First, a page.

In the bright days of their early married life, before he knew the difference between what he looked upon as affectionate teasing and what he afterwards came to know as persistent nagging, he deeded over to her the house and lot in Madison Avenue. He did that willingly, cheerfully. Two days after the divorce was granted, he paid over to her one hundred thousand dollars alimony. He did that unwillingly, gloomily. And the very next week the stock market went the wrong way for him, and he was cleaned out. He hadn't a dollar left of the comfortable little fortune that had been his. He remained drunk for nearly two months, and when he sobered up in a sanitarium—and took the pledge for the first and last time—he came out of the haze and found that he hadn't a friend left in New York. Every man's head was turned away from him, every man's hand was against him.

He sent for his son to come to the cheap hotel in which he was living. The son sent back word that he never wanted to see his face again. Whereupon Joseph Hooper for the first time declared that the sons and daughters of men are curses, and slunk out of New York to say it aloud in the broad, free stretches of the world across which he drifted without aim or purpose for years and years and always farther away from the home he had lost.

He always said to himself—but never so much as a word of it to any one else—that if his wife hadn't driven him to distraction with her nagging he would have avoided the happy though disastrous pitfalls into which he stumbled in his desperate efforts to find appreciation. He would have remained an honourable, faithful spouse to her, and an abstainer—as such things go. He would have shared with her the love and respect of their three children, and he would have staved off bankruptcy with the very hundred thousand dollars that she exacted as spite money. But she was a nagger, and he was no Job. There was a modicum of joy in the heart of him, however: having been cleaned out to the last penny, he was in no position to come up monthly with the thousand dollars charged against him by the court for the support and maintenance of two of his children until they reached their majority. He took a savage delight in contemplating the rage of his late wife when she realised that the children would have to be provided for out of the income from the one hundred thousand she had received in a lump sum, and he even thanked God that she was without means beyond this hateful amount. It tickled him to think of her anguish in not being able to spend the income from her alimony on furs and feathers with which to bedeck herself. Instead of spending the five thousand on herself she would be obliged to put it on the backs and into the stomachs of her three brats! He chuckled vastly over this bit of good fortune! It was really a splendid joke on her, this smash of his. No doubt the children also hated him the more because of his failure to remain on his feet down in Wall Street, but he consoled himself with the thought that they would sometimes long for the old days when father did the providing, and wish that things hadn't turned out so badly.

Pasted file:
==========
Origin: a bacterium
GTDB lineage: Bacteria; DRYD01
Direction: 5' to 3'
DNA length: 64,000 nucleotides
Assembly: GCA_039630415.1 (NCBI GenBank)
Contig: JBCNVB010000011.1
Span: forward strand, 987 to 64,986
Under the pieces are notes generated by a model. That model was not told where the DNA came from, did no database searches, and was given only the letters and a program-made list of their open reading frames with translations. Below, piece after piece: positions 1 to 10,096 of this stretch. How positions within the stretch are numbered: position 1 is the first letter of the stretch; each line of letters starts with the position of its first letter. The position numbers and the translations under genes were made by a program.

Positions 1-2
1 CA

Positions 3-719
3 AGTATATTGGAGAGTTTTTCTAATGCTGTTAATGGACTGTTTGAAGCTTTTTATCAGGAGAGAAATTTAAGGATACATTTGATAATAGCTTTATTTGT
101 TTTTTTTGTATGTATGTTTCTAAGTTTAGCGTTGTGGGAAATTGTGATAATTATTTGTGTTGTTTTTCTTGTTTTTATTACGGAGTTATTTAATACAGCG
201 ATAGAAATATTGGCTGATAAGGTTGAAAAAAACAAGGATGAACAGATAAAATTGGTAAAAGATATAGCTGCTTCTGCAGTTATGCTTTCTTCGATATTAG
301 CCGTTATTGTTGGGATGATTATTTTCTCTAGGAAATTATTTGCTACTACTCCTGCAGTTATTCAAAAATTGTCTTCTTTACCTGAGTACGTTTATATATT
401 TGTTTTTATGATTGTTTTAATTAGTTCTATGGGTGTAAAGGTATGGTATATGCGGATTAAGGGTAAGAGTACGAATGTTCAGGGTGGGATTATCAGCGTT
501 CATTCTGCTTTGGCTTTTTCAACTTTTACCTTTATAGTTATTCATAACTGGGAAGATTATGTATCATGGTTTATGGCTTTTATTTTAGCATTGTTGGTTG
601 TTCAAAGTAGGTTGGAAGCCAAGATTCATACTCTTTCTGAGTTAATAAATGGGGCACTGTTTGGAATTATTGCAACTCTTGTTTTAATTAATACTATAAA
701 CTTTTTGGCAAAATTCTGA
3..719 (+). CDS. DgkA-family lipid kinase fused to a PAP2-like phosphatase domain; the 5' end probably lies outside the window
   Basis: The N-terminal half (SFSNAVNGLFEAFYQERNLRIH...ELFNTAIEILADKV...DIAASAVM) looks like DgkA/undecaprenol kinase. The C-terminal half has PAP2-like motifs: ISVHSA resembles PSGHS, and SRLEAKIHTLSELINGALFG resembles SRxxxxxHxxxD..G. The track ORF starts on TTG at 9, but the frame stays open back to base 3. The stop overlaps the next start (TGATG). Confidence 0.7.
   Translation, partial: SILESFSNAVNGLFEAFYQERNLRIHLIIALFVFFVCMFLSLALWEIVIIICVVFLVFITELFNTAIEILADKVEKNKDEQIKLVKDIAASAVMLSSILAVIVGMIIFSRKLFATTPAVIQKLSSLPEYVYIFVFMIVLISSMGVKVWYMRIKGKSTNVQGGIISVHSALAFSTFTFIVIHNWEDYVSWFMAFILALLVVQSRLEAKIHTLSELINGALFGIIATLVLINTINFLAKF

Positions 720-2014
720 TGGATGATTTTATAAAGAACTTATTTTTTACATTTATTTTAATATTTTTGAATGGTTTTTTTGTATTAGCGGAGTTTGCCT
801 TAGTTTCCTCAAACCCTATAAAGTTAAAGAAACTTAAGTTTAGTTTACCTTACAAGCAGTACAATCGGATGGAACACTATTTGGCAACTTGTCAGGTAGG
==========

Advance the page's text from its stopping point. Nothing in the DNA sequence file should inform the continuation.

In his hour of disgrace—and we may add degeneration—he possessed but one blood relation who stood by him and pitied him in spite of his faults. That was his nephew, Tom Bingle, the son of his only sister, many years dead. But even so, he did not deceive himself in respect to the young man's attitude toward him. He realised that Tom was kind to him simply because it was his nature to be kind to every one, no matter how unworthy. It wasn't in Tom Bingle to be mean, not even to his worst enemy. Notwithstanding the fact that the young man had just taken unto himself a wife, and was as poor as a church-mouse, the door and the cupboard in his modest little flat were opened cheerfully to the delinquent Uncle Joe, and be it said to the latter's discredit and shame—he proceeded to impose upon the generosity of his nephew in a manner that should have earned him a booting into the street. But young Tom was patient, he was mild, he even seemed to enjoy being put upon by the wretched bankrupt. The thing that touched his heart most of all and caused him to overlook a great many shortcomings, was the cruel, unfilial slap in the face that had been administered by the three children of the man, and the crushing, bewildering effect it had upon him.

It was Tom who virtually picked the once fastidious Joseph Hooper out of the gutter, weeks after the smash, and took him under his puny wing, so to speak, during a somewhat protracted period of regeneration. The broken, shattered man became, for the time being, the Bingle burden, and he was not by any means a light or pleasant one. For months old Joseph ate of his nephew's food, drained his purse, abused his generosity, ignored his comforts and almost succeeded in driving the young but devoted wife back to the home from which Tom had married her.